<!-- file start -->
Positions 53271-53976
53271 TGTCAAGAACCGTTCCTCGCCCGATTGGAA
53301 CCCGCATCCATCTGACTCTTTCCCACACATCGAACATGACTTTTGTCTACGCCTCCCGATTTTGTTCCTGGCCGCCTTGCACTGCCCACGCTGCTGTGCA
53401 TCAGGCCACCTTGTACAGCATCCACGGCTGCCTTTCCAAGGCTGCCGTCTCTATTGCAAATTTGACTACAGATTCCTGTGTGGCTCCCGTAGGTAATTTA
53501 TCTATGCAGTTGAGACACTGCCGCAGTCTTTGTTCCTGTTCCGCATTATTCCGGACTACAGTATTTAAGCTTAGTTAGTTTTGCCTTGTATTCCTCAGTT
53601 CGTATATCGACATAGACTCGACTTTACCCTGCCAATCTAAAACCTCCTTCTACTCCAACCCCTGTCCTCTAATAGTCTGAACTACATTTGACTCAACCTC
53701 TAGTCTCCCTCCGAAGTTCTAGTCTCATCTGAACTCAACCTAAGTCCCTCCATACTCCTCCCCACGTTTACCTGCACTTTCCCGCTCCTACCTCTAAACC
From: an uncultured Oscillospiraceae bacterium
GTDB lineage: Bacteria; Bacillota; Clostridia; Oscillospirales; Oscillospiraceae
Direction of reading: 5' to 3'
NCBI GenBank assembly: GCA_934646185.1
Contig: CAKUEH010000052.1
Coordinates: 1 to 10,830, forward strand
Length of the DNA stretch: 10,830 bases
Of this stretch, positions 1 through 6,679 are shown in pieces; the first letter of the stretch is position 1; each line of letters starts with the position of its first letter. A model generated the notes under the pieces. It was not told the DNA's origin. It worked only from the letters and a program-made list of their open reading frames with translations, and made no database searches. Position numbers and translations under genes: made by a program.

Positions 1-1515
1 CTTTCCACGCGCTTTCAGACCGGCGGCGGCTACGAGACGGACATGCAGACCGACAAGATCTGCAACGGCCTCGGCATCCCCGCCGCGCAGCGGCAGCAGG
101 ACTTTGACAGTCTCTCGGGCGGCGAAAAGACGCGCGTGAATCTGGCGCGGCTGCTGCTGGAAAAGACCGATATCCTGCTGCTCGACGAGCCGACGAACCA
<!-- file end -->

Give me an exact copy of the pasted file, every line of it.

Positions 53271-53976
53271 TGTCAAGAACCGTTCCTCGCCCGATTGGAA
53301 CCCGCATCCATCTGACTCTTTCCCACACATCGAACATGACTTTTGTCTACGCCTCCCGATTTTGTTCCTGGCCGCCTTGCACTGCCCACGCTGCTGTGCA
53401 TCAGGCCACCTTGTACAGCATCCACGGCTGCCTTTCCAAGGCTGCCGTCTCTATTGCAAATTTGACTACAGATTCCTGTGTGGCTCCCGTAGGTAATTTA
53501 TCTATGCAGTTGAGACACTGCCGCAGTCTTTGTTCCTGTTCCGCATTATTCCGGACTACAGTATTTAAGCTTAGTTAGTTTTGCCTTGTATTCCTCAGTT
53601 CGTATATCGACATAGACTCGACTTTACCCTGCCAATCTAAAACCTCCTTCTACTCCAACCCCTGTCCTCTAATAGTCTGAACTACATTTGACTCAACCTC
53701 TAGTCTCCCTCCGAAGTTCTAGTCTCATCTGAACTCAACCTAAGTCCCTCCATACTCCTCCCCACGTTTACCTGCACTTTCCCGCTCCTACCTCTAAACC
From: an uncultured Oscillospiraceae bacterium
GTDB lineage: Bacteria; Bacillota; Clostridia; Oscillospirales; Oscillospiraceae
Direction of reading: 5' to 3'
NCBI GenBank assembly: GCA_934646185.1
Contig: CAKUEH010000052.1
Coordinates: 1 to 10,830, forward strand
Length of the DNA stretch: 10,830 bases
Of this stretch, positions 1 through 6,679 are shown in pieces; the first letter of the stretch is position 1; each line of letters starts with the position of its first letter. A model generated the notes under the pieces. It was not told the DNA's origin. It worked only from the letters and a program-made list of their open reading frames with translations, and made no database searches. Position numbers and translations under genes: made by a program.

Positions 1-1515
1 CTTTCCACGCGCTTTCAGACCGGCGGCGGCTACGAGACGGACATGCAGACCGACAAGATCTGCAACGGCCTCGGCATCCCCGCCGCGCAGCGGCAGCAGG
101 ACTTTGACAGTCTCTCGGGCGGCGAAAAGACGCGCGTGAATCTGGCGCGGCTGCTGCTGGAAAAGACCGATATCCTGCTGCTCGACGAGCCGACGAACCA